Intro

This blog gains its name from the book Steele's Answers published in 1912. It began as an effort to blog through that book, posting each of the Questions and Answers in the book in the order in which they appeared. I began the project on Dec. 10, 2011. I completed it on July 11, 2015. Along the way, I began to also post snippets from Dr. Steele's other writings — and from some other holiness writers of his times. I still do that every once in a while.

Thursday, February 26, 2015

The Gifts or the Giver?

Many people are so dazzled by the splendor of the outward and extraordinary gifts of the Spirit that they undervalue the infinitely superior boon of the indwelling of the giver Himself, imparting life and adorning with all the Christian graces. To put gifts above grace is an old mistake. Simon Magus is not the last instance of this kind. Many are now eager to possess the gift of healing who would not cross the street to receive the grace of perfected holiness. It is a very serious error to regard anything as superior to the fruit of the Spirit- Churches fall into it when, seeking after a pastor, they first ask, "Is he brilliant in the pulpit?" "Is he rhetorical, poetical, oratorical?" "If he is we must have him." The question respecting his piety, his fullness of the Spirit, his grip of faith, his knowledge of the Holy Scriptures, the basis of faith, and the indispensable qualification for such preaching as saves and sanctifies, is not emphasized, and frequently is not asked at all. Occasionally we find a church inquiring for a Barnabas. "For he was a good man, and full of the Holy Ghost and of faith: and much people was added unto the Lord." Yet his name, "son of exhortation," as in the Revision, Is not suggestive of pulpit oratory of the classical sort.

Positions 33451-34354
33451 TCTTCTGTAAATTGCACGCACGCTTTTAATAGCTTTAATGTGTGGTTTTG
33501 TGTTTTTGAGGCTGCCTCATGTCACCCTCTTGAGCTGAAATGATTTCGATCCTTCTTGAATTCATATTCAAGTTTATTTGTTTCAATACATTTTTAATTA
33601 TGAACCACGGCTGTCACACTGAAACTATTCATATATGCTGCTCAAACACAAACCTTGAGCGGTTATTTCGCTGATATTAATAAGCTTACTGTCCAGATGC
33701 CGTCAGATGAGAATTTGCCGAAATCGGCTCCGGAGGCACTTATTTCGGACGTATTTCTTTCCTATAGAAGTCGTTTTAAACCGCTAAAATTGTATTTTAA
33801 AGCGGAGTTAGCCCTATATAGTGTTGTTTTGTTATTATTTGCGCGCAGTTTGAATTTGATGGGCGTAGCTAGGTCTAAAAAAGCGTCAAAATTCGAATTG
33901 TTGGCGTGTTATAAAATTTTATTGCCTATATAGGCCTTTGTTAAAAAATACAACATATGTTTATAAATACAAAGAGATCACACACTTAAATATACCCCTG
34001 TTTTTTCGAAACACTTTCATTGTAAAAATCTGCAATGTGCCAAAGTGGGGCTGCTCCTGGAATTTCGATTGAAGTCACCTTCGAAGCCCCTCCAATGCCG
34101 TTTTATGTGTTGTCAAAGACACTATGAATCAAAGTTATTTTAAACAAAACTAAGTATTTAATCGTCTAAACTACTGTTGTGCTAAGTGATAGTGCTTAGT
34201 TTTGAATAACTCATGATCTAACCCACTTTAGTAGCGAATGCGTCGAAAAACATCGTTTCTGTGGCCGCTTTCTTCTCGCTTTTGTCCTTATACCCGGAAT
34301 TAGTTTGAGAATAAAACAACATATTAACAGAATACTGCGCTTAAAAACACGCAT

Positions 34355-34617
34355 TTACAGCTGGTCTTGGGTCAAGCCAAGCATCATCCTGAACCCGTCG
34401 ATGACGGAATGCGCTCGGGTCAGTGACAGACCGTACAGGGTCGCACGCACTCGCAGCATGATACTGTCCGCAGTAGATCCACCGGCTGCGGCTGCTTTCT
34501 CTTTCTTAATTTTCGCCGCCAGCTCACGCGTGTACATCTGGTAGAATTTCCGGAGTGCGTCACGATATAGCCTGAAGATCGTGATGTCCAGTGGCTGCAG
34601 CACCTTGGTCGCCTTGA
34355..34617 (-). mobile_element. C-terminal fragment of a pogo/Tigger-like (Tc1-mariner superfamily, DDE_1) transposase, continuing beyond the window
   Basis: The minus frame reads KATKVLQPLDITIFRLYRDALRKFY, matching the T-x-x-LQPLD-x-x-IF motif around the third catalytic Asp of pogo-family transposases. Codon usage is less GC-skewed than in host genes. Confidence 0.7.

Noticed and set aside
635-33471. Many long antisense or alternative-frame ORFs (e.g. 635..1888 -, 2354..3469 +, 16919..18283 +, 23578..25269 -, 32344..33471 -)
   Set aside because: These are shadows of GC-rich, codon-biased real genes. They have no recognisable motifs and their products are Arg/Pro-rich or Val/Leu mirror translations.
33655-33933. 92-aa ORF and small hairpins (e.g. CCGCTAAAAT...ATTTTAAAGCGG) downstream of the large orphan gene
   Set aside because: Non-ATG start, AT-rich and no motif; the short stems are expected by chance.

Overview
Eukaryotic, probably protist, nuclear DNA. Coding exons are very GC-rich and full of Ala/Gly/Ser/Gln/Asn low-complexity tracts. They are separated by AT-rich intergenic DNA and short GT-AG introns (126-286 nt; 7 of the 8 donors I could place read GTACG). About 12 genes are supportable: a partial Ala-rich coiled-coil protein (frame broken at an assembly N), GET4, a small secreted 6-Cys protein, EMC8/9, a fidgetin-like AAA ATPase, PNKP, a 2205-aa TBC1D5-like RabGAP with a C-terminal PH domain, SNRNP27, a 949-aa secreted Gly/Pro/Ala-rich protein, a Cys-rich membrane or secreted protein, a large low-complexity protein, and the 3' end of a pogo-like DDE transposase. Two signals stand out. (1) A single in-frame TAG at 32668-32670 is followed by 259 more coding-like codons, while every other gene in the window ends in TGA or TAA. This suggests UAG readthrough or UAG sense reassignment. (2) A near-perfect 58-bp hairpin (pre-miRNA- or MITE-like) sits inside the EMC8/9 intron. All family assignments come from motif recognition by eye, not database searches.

The doctrine of the law of the Spirit is very beautifully stated by Christ in His dialogue with the Samaritan woman at Jacob's well. "If thou knewest the gift of God, and who it is that saith to thee, Give me to drink, thou wouldst have asked of him, and he would have given thee living water." The gift which He would have bestowed was the Holy Spirit, according to John vii. 38, 39, "This he spake of the Spirit, which they who believe on Him should receive: for the Holy Ghost was not yet given, because Jesus was not glorified." Note the invariable law of certain receiving following confident asking: If thou hadst asked, He would have given. There is the same invariable order of effect following cause in the spiritual realm as there is in the material realm. Turn the faucet, and you get a stream of water so long as the faucet is connected with the reservoir on a higher level. Try this a thousand times, and the same effect follows. Turn the spigot of true prayer, and the living water, the personal Holy Spirit, is poured out upon the thirsty soul. It has been well said that God answers all true prayer and wishes to receive more. In the bosom of the Infinite Father there is a shoreless and fathomless Lake Superior of living waters ready to fill millions and billions of human spirits when they supply the aqueducts. In fact, the main aqueduct was laid by God Himself on the day of Pentecost, and the water of life is brought to every door. To appropriate it we must lay the individual service-pipe.

"Angelic spirits, countless souls,

Of Thee have drunk their fill;

And to eternity will drink

Thy joy and glory still.

"O little heart of mine! shall pain

Or sorrow make thee moan,

When all this God is all for thee,

A Father all thine own?"

Before leaving this charming scene of Jacob's well, we call attention to another spiritual law. Not only does receiving depend on asking, but asking depends on knowing. "If thou knewest thou wouldst have asked." Many souls wonder for years in painful thirst because no one tells them of the supply of water within their reach. Hence the need of ceaseless testimony by those who have found the unfailing fountain. Hence the pressure of the missionary motive upon all who "have been made partakers of the Holy Ghost." Interest in Christian missions in pagan lands and city slums is a fair gauge of the spirituality of an individual and of a church.

If knowing depends on testimony, the inquiry arises, How many witnesses have we among our readers who can attest the fulness of the Spirit?

The Gospel of the Comforter, Chapter 12.